If you can suspend disbelief and adopt a laissez faire approach when watching CODA, then it perhaps makes for a relatively mild watch. Jones has a remarkable voice, ‘dinner table syndrome’ is explored well, and the romantic subplot is easy for audiences to invest themselves in (the cliff-jumping almost working as an apt metaphor for leaping into the unknown).

The laid-back viewing is strained, though, when it continues to hammer home the issue of a CODA interpreting in instances where a qualified individual isn’t provided. At informal meetings about fishing quotas and a school performance, fair enough, but when they’re in a more professional setting such as a court? A failure to provide a qualified interpreter gets a little harder to believe – and I say that as a Deaf person who writes a lot about an over-reliance on CODAs and the absence of the appropriate communication support. Similarly, when it comes to Ruby’s audition, a surprise twist (no spoilers) left me wondering why it hadn’t been implemented sooner in an earlier performance.

Then again, with reference to what some people are already saying online, these issues may not be particularly noticeable to a typical (and passive) hearing viewer whom, I concur, CODA is predominantly for. It’s perhaps why, if pushed, I could award it the same star rating as its Amazon Prime counterpart, Sound of Metal.

Yet I am, of course, minded to review it from a Deaf perspective – albeit not as a CODA, for I am a moderately deaf individual born to hearing parents. As I write this now, I think about what hearing individuals might take away from the watch other than it being a fairly average film. It’s this: that Deaf people are a barrier or inconvenience for others looking to achieve a specific goal. The right approach – that is, one which sees hearing people work to dismantle the communication barriers and audism faced by Deaf people – is only given a smattering of frames.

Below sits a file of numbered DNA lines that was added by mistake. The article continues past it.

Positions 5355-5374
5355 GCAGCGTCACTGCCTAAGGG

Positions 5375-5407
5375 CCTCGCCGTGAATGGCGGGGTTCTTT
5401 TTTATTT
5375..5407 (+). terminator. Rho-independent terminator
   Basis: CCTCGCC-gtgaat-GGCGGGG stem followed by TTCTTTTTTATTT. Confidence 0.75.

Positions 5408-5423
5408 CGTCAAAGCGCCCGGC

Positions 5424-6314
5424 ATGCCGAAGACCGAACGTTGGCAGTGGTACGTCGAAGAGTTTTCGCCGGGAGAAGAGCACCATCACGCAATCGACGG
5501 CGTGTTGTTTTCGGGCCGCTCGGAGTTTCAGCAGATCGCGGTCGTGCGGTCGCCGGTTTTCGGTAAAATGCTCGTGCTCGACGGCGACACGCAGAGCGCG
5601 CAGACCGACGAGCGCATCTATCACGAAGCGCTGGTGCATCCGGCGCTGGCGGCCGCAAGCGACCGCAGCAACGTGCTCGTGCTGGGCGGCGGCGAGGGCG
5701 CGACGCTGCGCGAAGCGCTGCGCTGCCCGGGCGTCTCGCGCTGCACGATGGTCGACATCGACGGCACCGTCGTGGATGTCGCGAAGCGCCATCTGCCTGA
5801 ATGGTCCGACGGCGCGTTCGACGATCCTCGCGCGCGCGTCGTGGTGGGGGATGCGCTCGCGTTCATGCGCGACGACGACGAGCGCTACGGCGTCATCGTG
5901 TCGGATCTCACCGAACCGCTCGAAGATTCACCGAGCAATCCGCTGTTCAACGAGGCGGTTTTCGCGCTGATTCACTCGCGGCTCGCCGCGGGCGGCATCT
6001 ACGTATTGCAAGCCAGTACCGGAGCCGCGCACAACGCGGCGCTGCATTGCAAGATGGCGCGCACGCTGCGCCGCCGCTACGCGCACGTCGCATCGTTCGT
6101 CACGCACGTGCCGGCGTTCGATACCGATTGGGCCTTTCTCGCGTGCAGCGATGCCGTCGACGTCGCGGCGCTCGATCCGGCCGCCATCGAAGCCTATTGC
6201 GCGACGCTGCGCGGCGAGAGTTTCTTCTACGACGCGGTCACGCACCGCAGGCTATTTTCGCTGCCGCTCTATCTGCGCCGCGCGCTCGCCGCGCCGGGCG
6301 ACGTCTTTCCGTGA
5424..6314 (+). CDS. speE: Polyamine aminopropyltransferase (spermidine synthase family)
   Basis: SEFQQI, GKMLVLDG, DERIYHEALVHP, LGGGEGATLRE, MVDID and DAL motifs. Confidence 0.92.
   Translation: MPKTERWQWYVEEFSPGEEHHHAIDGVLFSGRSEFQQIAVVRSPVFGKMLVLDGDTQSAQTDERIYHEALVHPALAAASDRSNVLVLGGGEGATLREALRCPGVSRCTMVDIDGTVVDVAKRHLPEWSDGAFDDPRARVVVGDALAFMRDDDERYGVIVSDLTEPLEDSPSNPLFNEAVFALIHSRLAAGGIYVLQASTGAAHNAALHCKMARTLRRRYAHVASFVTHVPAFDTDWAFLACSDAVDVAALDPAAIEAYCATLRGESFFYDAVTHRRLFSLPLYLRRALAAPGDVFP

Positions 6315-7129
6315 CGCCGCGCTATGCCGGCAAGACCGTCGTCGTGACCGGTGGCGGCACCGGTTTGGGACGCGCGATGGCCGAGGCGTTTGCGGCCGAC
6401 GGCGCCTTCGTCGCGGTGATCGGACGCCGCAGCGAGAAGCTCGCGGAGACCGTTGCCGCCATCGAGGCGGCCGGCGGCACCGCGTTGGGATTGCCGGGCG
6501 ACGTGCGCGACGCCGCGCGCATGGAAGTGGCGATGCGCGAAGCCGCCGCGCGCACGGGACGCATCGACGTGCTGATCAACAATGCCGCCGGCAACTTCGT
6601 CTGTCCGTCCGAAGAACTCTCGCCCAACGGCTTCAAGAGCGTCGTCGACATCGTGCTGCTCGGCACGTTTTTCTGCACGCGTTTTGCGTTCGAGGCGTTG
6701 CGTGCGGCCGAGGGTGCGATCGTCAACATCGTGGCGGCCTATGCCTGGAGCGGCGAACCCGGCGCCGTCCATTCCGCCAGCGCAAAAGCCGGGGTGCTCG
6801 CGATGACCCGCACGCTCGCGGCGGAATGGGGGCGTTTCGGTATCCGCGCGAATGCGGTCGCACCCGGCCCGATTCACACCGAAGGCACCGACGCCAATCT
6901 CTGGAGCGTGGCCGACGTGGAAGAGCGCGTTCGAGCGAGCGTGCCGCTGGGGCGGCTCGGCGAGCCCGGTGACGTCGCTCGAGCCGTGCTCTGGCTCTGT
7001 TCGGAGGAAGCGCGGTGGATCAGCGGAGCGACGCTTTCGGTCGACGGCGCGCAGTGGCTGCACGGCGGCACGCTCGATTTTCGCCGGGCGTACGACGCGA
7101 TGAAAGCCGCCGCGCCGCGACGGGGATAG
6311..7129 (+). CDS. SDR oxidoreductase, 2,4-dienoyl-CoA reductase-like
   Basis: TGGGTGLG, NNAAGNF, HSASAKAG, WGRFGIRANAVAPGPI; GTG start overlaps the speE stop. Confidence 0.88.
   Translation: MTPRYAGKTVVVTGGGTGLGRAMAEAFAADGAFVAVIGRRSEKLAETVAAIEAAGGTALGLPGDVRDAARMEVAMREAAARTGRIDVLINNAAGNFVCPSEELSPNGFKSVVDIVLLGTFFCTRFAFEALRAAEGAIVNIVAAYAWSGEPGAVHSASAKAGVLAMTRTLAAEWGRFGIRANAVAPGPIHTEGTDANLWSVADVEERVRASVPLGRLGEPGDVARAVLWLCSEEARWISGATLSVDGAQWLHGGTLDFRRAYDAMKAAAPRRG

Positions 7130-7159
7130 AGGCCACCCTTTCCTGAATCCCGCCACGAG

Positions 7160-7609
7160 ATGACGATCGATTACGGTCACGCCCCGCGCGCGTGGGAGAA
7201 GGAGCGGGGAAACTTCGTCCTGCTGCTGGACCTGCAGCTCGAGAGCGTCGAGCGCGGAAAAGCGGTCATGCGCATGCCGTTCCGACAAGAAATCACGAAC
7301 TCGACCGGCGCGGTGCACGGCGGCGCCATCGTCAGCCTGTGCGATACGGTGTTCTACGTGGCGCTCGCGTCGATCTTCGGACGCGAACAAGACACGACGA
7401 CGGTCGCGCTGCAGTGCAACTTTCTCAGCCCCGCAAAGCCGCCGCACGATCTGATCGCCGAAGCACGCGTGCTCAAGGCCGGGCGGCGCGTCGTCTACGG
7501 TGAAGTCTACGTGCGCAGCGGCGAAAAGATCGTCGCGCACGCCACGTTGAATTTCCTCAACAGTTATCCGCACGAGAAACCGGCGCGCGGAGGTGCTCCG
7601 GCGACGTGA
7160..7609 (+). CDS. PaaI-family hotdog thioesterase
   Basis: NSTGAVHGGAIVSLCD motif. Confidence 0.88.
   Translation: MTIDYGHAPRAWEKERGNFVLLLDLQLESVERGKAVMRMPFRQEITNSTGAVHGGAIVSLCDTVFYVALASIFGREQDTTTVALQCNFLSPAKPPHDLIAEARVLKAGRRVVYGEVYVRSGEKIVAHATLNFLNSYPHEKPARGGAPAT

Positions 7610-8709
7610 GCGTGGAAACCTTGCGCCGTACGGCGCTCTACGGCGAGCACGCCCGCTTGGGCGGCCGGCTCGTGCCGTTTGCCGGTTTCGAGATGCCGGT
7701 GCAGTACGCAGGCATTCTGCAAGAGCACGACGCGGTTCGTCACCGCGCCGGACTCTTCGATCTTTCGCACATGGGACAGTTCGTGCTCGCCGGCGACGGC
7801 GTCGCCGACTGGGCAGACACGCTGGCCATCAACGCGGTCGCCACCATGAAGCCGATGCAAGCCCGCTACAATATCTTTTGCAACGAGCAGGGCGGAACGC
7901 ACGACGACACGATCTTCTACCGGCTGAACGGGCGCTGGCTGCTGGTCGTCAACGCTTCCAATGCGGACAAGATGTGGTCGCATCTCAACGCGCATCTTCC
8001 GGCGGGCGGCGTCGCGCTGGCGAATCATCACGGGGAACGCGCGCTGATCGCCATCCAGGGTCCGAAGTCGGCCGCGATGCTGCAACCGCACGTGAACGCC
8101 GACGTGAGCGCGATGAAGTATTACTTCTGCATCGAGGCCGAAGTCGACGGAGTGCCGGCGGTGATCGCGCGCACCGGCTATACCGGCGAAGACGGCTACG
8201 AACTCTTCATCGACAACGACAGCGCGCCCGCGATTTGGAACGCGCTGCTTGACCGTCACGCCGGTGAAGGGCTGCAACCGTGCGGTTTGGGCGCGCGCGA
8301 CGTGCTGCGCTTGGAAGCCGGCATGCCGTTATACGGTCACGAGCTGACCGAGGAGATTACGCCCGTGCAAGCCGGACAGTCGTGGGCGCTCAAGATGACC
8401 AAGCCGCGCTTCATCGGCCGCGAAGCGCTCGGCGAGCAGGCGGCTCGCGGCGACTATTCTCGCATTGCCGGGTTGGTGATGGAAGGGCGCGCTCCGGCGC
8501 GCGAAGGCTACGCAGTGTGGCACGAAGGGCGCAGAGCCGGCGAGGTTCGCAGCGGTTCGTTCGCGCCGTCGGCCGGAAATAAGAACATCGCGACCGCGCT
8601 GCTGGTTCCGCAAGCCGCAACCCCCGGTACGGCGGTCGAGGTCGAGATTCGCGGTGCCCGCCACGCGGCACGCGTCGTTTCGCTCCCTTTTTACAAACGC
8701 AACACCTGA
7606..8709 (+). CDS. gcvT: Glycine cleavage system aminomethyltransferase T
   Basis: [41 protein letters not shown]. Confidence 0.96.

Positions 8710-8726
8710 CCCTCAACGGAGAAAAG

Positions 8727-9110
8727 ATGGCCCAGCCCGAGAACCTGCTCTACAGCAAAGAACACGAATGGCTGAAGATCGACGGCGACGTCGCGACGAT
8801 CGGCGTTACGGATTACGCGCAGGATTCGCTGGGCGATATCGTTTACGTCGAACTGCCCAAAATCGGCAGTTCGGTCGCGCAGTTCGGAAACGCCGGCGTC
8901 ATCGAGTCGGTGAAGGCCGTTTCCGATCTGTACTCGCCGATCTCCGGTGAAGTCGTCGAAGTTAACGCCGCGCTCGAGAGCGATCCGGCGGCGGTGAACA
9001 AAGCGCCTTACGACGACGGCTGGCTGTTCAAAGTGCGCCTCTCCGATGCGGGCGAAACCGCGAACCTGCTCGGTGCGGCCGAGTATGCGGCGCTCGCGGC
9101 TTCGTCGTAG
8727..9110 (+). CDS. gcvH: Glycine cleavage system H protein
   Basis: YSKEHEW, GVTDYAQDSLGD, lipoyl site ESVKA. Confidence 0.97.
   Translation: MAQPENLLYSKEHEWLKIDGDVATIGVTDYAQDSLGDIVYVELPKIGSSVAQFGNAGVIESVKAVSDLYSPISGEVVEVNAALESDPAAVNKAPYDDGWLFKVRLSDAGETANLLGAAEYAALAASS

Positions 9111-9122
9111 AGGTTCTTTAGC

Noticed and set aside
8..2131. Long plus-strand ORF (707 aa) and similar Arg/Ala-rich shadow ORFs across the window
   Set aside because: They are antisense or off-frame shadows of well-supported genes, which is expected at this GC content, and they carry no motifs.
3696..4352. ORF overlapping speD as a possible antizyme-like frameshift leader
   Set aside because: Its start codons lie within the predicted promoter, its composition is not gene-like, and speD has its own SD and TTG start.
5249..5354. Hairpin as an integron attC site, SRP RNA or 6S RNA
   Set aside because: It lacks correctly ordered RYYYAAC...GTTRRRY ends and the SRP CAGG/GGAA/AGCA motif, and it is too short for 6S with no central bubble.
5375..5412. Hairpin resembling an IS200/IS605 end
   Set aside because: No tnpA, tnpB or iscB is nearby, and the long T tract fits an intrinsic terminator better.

What we’re given instead is a narrative in which Deaf people have to settle for the inaccessible environment around them in order for a hearing individual, Ruby, to have any real sense of fulfilment or character development. Anything else is an inconvenience or, in the narrative of this hearing-led, hearing-directed film, antagonistic. All of this undermines an otherwise brilliant move from the team to ‘burn in’ the subtitles for the movie into every screening.

The main character of Ruby longs to be centre stage, but CODA shines completely the wrong light on how to tackle inaccessibility, in a negligence which is both harmful and dangerous for an impressionable hearing audience.

CODA is now screening in selected cinemas across the UK, and is available to stream now on Apple TV+.

Production Images: Apple TV+


  1. I’m going to take issue with your review. This is not a documentary it is a feature. I see this in other negative reviews of CODA.

    I don’t believe Ruby’s family holds her back. I see a family exploring situations that had not previously existed. These situations are not deaf-centric, it is a component. There is clearly no deaf community for her or her parents to fall back on, they have each other. The dinner scenes show a tight-knit family who have a great sense of humor. Both Miles and Gertie comment how they envy Ruby’s family dynamic.

    Inaccessibility is not the theme here. If it was Ruby would join the debate team, get a scholarship to Harvard Law, come back to Gloucester and sue the crap out of the city, state and the Coast Guard.

    I am not a CODA nor am I deaf. However, I left this film with a genuine appreciation for what the deaf face. Do I know everything they must deal with, of course not. However, I am now motivated to learn more. Your comment: “negligence which is both harmful and dangerous for an impressionable hearing audience” stands is stark contrast to the film’s purpose which was to tell a well-constructed story and do so in a compelling, touching, funny and profound manner. In this, Ms. Heder hit the mythical “7-run homer” out of the park. And those who watch the film are much better informed because of it.

    I do have a close friend who is a CODA, and she absolutely loved the film, including the spaghetti discussion that reminded her of a similar situation when she was young.

    CODA is not the culmination of many films regarding deaf people, it is a ground breaking film, a film that draws you onto the Rossi family, as opposed to dragging you in. It tells a compelling story while educating the viewer. As Ms. Heder commented, deafness is not a costume you put on. And THAT is the film’s profound beauty.

    My recommendation is that if you want to see a film like the one you wish CODA had been, go and make it. I have no doubt your passion will be evident in every frame.